Once the PhD is complete, there are no more warnings. If you don't quit then, everyone realises that you're beyond hope. Now it's just a waiting game. Will you successfully perform the mental contortions necessary to extricate yourself and at the same time believe that this was what you had planned all along, or will you just scream "Fuck it!" one day and remain twisted and scarred for the rest of your life? For the successful academics watching, this is the most tense and fascinating part. It's so rich in excessive human drama that I was tempted to write this entire blog in the guise of a frustrated and bitter ex-postdoc, venting his hilarious rage and riling against the evil machinations of the "system". But that seemed a little hypocritical. I thought of all the ex-physicists out there who would read it and think, "Shit! We quit academia, and he's still stealing our material!"
Is success possible? Certainly. But only if you remain fantastically naive. It is essential that, at each step, you weigh your options as honestly and carefully as possible, and then choose the most irresponsible path. Your worst enemies are clear-sightedness, a level head, and a sense of perspective. Your friends are arrogance, blindness and immaturity. And don't underestimate the importance of good advice: you need something to rebel against. The darkest days will be when you've discovered that you have become obsessed, think of nothing but work, can barely sleep, you are jealous and spiteful of all of your colleagues, your wife has started taking painkillers along with the booze, your kids are in counselling, and you have become utterly convinced to the depths of your miserable soul that permanent jobs go only to those who are limitlessly unscrupulous, sycophantic, and, ultimately and most galling of all, lucky.
That's the final hurdle: the question, "If I do get a permanent job, how will I ever live with myself, thinking of those crowds of the more talented and more deserving, who didn't make it?" Fear not. The human capacity for self-delusion is unbounded. The moment you achieve academic nirvana, the full truth will be revealed to you. "Yes!" you'll cry. "The system really does work after all! How just and fair and good it is! Now, get away from me you snivelling losers!"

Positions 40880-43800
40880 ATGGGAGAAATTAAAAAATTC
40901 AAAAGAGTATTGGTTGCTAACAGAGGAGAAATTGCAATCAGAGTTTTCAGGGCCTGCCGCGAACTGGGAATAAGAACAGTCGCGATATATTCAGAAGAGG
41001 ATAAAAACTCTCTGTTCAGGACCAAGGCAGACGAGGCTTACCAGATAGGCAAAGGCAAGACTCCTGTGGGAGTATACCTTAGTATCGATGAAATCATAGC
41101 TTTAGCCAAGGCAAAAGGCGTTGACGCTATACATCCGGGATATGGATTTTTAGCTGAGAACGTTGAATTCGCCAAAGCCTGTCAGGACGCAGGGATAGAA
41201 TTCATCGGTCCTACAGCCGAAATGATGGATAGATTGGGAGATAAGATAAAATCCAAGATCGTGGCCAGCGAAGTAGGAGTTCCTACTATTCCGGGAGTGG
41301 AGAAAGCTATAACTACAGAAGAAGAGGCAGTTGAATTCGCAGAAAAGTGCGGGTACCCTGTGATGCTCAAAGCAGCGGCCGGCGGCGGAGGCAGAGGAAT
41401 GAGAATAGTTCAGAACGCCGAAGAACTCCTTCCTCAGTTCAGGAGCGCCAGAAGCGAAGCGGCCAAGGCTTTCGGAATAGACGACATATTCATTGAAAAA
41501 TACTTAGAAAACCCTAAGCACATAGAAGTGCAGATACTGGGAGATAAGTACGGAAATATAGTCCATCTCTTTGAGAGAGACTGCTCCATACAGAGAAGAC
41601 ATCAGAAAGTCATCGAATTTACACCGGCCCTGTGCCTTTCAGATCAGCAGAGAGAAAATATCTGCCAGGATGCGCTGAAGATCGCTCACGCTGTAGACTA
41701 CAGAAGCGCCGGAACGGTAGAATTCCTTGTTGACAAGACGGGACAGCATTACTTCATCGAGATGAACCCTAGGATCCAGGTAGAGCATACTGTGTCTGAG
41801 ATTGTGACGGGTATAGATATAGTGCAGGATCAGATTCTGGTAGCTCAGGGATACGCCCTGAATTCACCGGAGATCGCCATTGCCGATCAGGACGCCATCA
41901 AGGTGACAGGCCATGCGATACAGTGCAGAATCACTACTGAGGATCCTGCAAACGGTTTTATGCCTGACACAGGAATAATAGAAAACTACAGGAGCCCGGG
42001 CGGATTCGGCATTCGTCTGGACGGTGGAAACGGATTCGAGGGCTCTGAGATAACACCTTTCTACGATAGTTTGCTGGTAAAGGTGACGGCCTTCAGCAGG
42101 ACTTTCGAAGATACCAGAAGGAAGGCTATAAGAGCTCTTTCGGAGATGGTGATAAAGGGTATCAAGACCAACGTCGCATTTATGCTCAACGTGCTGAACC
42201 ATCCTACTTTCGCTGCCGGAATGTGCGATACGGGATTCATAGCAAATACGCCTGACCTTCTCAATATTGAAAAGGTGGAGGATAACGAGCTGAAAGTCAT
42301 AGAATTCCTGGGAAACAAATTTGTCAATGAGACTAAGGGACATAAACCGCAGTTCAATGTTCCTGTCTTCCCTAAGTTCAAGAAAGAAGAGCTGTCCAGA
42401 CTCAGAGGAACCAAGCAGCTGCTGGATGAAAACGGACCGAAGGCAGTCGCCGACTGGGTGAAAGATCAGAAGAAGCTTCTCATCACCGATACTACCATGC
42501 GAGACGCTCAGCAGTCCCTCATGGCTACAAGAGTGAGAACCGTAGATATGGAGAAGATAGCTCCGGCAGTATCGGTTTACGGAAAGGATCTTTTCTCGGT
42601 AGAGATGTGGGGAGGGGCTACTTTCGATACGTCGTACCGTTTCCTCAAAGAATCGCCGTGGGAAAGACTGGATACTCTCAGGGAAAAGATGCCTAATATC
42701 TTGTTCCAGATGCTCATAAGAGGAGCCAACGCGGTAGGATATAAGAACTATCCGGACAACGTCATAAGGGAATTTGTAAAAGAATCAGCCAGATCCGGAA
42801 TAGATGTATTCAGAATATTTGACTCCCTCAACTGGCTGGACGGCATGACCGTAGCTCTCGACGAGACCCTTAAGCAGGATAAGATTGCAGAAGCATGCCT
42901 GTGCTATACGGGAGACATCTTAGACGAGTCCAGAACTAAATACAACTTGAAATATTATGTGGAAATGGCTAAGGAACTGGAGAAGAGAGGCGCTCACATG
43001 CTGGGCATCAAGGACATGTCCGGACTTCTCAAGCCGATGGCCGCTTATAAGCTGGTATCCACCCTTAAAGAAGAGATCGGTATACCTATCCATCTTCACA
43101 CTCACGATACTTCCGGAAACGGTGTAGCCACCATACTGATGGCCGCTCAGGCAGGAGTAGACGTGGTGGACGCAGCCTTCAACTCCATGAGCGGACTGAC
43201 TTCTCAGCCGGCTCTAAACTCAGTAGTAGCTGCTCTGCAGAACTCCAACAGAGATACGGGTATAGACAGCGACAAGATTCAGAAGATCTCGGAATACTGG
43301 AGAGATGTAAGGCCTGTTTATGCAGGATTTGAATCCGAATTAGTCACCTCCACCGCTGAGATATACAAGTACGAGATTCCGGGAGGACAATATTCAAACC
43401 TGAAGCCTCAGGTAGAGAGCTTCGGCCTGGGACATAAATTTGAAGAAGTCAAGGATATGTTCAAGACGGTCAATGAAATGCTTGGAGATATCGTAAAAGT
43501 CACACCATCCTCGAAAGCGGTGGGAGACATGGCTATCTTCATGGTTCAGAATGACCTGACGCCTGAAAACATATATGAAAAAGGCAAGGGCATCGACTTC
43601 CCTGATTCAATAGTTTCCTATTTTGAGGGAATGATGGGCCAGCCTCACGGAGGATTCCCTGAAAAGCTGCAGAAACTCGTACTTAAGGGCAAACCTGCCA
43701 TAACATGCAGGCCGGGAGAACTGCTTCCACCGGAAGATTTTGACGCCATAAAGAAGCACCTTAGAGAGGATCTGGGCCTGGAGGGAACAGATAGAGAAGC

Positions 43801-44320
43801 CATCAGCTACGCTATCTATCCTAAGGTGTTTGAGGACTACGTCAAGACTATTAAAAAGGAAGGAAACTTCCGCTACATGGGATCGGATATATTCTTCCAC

There may be nagging pangs of guilt, but they will soon be pushed aside by a whole new problem: the rewards of academia aren't quite living up to your exalted expectations. Yes, you can stroll into the office at whatever hour you wish, or even decide to "work at home" whenever you feel like it. But you can also stay up all night writing grant proposals, and work all weekend preparing classes, and in fact you'll have to if you want to keep doing any of that exciting research that you were so gung-ho about all those years ago. In fact, you'll have to work in the evenings and on weekends and forgo many of that generous number of holidays you've been given, even if you don't bother to try and get any research done. And meanwhile the "losers" who quit appear to be living in much bigger houses in much swankier suburbs, and instead of getting "free trips" to glamourous locations to attend conferences, they can afford to spend their own money to go to the same places to see tourist sites other than the local convention centre. The only perk you seem to be left with is that you don't have to wear a suit -- at least not until you're put on an academic advisory panel, or a university committee, or... Ok, in the end, you probably get the suit as well.
At this point, we discover the true reason why all of that intellectual cannon fodder is necessary: to make us academics feel better. So long as there's a steady stream of suckers who we can ensure will always, deep down, bitterly regret that they can't be like us, we can live with the fact that they have otherwise much better lives.
[Update: further thoughts in his guest post, as part of my Adventures in Real Science Fiction.]
More on academia...
1. What's wrong with science seminars, and
2. How to (radically) fix them